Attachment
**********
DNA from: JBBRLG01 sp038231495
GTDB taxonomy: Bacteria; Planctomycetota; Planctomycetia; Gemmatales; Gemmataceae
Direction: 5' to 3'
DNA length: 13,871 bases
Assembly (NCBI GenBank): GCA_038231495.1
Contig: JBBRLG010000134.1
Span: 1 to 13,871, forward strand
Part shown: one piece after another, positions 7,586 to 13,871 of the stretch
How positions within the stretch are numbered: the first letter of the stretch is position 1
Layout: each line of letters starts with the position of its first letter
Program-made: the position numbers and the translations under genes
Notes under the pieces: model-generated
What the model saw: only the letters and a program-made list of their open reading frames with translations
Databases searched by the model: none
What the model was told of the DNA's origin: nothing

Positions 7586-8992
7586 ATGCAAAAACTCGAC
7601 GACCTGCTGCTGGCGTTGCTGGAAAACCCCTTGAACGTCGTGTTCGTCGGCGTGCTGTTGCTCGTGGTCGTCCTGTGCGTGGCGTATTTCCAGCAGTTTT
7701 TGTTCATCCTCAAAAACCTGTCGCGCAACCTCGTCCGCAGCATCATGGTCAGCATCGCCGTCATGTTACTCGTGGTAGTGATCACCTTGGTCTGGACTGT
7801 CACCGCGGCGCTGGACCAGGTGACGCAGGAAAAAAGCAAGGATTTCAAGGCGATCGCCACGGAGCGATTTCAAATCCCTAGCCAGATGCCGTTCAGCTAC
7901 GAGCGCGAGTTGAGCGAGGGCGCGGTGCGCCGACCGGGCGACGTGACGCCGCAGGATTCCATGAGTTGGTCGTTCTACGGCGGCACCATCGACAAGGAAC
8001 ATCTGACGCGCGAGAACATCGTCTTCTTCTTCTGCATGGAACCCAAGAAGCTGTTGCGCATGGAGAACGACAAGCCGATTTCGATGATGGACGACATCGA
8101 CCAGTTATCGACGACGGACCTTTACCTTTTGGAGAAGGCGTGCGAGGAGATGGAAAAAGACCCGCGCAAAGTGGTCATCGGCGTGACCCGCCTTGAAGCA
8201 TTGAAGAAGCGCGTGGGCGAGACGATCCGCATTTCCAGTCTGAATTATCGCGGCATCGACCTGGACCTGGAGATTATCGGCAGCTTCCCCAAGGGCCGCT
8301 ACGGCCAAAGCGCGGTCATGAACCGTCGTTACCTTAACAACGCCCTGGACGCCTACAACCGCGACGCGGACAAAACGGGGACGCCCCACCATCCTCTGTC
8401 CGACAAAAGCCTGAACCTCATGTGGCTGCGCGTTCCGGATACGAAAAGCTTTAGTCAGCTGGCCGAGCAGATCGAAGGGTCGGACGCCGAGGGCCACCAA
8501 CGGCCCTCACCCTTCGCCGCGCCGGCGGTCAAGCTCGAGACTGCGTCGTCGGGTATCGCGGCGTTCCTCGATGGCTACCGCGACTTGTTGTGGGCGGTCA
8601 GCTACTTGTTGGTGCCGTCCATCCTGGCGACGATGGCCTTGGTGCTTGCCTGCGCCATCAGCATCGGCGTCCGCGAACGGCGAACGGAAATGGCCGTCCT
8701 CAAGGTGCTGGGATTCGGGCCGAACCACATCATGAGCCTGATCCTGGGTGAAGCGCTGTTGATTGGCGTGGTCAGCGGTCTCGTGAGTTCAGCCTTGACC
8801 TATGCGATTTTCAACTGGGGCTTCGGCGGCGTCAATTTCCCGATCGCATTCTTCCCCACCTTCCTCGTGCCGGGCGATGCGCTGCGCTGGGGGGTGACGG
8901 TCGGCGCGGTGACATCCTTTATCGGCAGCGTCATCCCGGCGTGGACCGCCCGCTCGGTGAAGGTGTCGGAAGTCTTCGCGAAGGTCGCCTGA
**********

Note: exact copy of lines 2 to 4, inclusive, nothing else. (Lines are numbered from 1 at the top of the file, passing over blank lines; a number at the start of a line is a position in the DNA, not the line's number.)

GTDB taxonomy: Bacteria; Planctomycetota; Planctomycetia; Gemmatales; Gemmataceae
Direction: 5' to 3'
DNA length: 13,871 bases